Enderunlu Fazil

Posted on October 27, 2010

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The Turkish poet Ederunlu Fazil (Fazyl bin Tahil Enderuni) lived from 1759-1810. As was common for the Ottoman Empire from the 16th to the 19th centuries where the love of men for boys and youths was a popular subject for poetry, much of Fazil’s writing is explicitly homoerotic. His most famous work is The Book of the Handsome Ones, which details the qualities of boys in a variety of different cities and cultures – from Aleppo to Zanzibar, Jews to Gypsies. In his Book of Male Dancers, he details the qualities of various dancers in Istanbul, such as this detail:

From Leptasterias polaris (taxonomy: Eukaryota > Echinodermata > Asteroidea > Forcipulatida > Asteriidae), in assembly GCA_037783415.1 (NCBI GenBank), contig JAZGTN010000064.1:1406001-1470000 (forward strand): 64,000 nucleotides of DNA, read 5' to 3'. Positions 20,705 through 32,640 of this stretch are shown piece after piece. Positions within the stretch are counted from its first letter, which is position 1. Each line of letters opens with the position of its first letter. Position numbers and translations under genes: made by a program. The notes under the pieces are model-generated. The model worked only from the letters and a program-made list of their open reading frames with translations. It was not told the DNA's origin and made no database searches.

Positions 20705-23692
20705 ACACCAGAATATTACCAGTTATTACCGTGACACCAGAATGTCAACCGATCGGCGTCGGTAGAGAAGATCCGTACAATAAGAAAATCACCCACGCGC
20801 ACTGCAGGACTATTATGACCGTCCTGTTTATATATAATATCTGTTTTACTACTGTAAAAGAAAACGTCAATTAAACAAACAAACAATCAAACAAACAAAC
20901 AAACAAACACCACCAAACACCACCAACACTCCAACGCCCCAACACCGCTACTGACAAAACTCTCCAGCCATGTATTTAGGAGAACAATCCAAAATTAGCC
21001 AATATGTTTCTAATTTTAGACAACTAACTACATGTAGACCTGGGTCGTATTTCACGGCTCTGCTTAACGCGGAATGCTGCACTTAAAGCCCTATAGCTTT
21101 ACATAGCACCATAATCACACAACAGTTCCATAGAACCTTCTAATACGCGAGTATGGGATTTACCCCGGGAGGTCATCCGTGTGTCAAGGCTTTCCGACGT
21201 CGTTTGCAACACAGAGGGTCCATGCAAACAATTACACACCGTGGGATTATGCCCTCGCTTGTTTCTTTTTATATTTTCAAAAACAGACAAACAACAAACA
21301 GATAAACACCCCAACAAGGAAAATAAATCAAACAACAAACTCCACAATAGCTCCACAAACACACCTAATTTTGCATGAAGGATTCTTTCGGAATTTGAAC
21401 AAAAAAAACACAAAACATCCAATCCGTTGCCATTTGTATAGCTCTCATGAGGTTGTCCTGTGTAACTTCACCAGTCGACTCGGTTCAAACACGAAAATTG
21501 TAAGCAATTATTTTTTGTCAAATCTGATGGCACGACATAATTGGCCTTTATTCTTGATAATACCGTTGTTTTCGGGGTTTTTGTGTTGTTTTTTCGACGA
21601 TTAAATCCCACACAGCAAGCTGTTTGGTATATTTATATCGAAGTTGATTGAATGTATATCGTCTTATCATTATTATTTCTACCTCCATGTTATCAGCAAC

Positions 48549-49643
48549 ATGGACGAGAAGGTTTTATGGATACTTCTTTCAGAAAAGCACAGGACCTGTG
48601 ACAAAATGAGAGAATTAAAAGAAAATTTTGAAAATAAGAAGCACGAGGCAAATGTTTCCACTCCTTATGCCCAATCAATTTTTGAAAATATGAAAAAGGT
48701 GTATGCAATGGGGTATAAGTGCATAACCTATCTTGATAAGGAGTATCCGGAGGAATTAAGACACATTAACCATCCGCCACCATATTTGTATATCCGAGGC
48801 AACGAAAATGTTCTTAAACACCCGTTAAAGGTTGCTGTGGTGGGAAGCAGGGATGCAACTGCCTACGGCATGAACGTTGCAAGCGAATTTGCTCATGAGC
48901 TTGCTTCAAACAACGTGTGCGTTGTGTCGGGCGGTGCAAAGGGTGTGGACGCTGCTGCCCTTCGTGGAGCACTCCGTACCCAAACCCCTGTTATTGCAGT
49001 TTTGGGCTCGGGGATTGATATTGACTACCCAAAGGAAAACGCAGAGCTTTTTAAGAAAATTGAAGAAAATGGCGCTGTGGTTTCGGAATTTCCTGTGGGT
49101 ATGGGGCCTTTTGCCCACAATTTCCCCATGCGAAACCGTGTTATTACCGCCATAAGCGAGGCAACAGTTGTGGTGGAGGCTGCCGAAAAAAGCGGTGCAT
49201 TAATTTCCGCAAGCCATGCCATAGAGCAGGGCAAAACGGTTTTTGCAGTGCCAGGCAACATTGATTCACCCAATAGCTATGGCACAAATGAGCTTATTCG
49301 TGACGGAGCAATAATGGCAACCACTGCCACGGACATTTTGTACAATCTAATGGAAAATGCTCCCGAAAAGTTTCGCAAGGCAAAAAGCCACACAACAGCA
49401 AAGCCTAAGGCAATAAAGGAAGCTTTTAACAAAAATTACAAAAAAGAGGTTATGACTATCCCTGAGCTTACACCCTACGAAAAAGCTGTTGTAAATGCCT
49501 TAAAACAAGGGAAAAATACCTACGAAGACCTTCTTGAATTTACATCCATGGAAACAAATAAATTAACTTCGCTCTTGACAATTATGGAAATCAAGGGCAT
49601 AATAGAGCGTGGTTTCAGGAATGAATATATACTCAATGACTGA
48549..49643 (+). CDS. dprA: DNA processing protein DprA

The proportional body and stature of Misirli, the shah of Çengis, are unique. He is of Jewish origin. When he starts to dance with his whole body, he drives the public crazy… He has a myriad of lovers. Both his face and his walk are pleasant; he looks more pleasant when he unfastens his shalvar [trousers]…

It wasn’t until the middle of the 19th century that the influence of Europeans turned the Turks against their famous köçek dancing boys and iç oglans boy pages and such open displays of love between men (albeit with certain strictures and like many pre-20th century cultures that accepted or even promoted homosexuality, relationships were unequal and frequently involved youths and even boys and where passive anal sex was looked down upon).

For more information about Turkish gay history, look at the glbtq.com pages on Turkey, here. You can read more about köçek dancers, here.

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